Acceptability and tolerability of alcohol-based hand hygiene products for elderly residents in long-term care: A crossover study

Margaret O'Donoghue, Jacqueline M.C. Ho, Didier Pittet, Lorna K.P. Suen

Research output: Journal article publicationJournal articleAcademic researchpeer-review

Abstract

Background: Hand hygiene is a critical component of infection control. Much of the focus on improving hand hygiene in healthcare settings has been directed towards healthcare worker compliance but its importance for patients, including those in long-term care facilities (LTCFs), is increasingly being recognised. Alcohol-based hand rub (ABHR) can lead to improved compliance. We aimed to determine acceptability and tolerability of two ABHRs for hand hygiene of elderly LTCF residents using a modified version of the WHO protocol. Methods: Thirty six elderly LTCF residents participated in this crossover study. A modified and translated (Chinese) version of the WHO protocol for evaluation of two or more ABHRs was used to determine product acceptability and tolerability for one gel (bottle with reclosable cap) and one foam (pump). During the 3-day testing period, participants were provided with their own portable bottle of ABHR. A research nurse objectively assessed the skin integrity of the hands at baseline and throughout the study. Skin moisture content was determined using a Scalar Moisture Checker Probe (Science Technology Resources, Ca, USA). Participants rated ABHR tolerability and acceptability using the WHO checklist at the end of each test period. Results: Both products passed the WHO criteria for acceptability and tolerability. The foam (86%) scored higher than the gel (51%) for ease of use possibly because some participants found the cap of the gel bottle difficult to open due to finger stiffness. No evidence of damage to skin integrity was observed. Overall, skin moisture content had improved by the end of the study. Residents preferred either of the test products to the liquid formulation currently in use by the LTCF. Conclusions: Overall, the elderly were willing to use ABHR for hand hygiene. Both products were well tolerated and preferred over the usual product provided by the LTCF. However, forgetfulness and difficulty rubbing the product over the hands due to finger stiffness posed a challenge for some residents. This could be overcome by using healthcare worker-assisted hand hygiene at specified times each day and prompts to serve as reminders to perform hand hygiene.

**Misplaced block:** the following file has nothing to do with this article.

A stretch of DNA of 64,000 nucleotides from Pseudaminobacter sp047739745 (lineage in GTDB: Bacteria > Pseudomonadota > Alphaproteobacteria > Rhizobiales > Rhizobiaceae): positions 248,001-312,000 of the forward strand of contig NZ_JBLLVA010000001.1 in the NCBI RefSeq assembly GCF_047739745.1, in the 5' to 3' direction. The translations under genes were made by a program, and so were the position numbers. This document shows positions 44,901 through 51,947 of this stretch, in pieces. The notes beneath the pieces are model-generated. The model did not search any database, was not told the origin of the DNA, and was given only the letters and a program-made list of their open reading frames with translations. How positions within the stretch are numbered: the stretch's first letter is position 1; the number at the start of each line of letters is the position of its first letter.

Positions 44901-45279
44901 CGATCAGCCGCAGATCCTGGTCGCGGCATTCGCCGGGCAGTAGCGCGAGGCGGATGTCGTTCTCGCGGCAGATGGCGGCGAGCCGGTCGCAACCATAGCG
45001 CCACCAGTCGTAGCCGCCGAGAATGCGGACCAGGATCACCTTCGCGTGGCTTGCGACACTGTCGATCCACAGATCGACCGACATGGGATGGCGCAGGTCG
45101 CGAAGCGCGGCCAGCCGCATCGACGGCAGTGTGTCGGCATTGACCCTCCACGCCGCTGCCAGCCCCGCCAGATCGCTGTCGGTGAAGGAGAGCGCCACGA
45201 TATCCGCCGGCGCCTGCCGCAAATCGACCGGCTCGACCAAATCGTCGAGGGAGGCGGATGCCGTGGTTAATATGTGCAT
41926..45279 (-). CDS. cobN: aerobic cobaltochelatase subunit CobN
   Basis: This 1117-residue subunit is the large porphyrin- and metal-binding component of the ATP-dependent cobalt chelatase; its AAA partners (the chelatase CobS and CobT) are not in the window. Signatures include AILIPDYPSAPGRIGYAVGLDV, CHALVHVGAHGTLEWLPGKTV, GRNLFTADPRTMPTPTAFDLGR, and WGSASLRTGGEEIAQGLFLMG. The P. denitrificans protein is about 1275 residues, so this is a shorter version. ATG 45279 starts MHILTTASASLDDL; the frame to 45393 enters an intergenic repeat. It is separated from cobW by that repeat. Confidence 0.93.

Original languageEnglish
Article number165
JournalAntimicrobial Resistance and Infection Control
Volume8
Issue number1
DOIs
Publication statusPublished - 29 Oct 2019

Keywords

  • Acceptability
  • Alcohol-based hand rub
  • Hand hygiene
  • Long-term care facility; Elderly hand hygiene; Tolerability
  • World Health Organization

ASJC Scopus subject areas

  • Public Health, Environmental and Occupational Health
  • Microbiology (medical)
  • Infectious Diseases
  • Pharmacology (medical)

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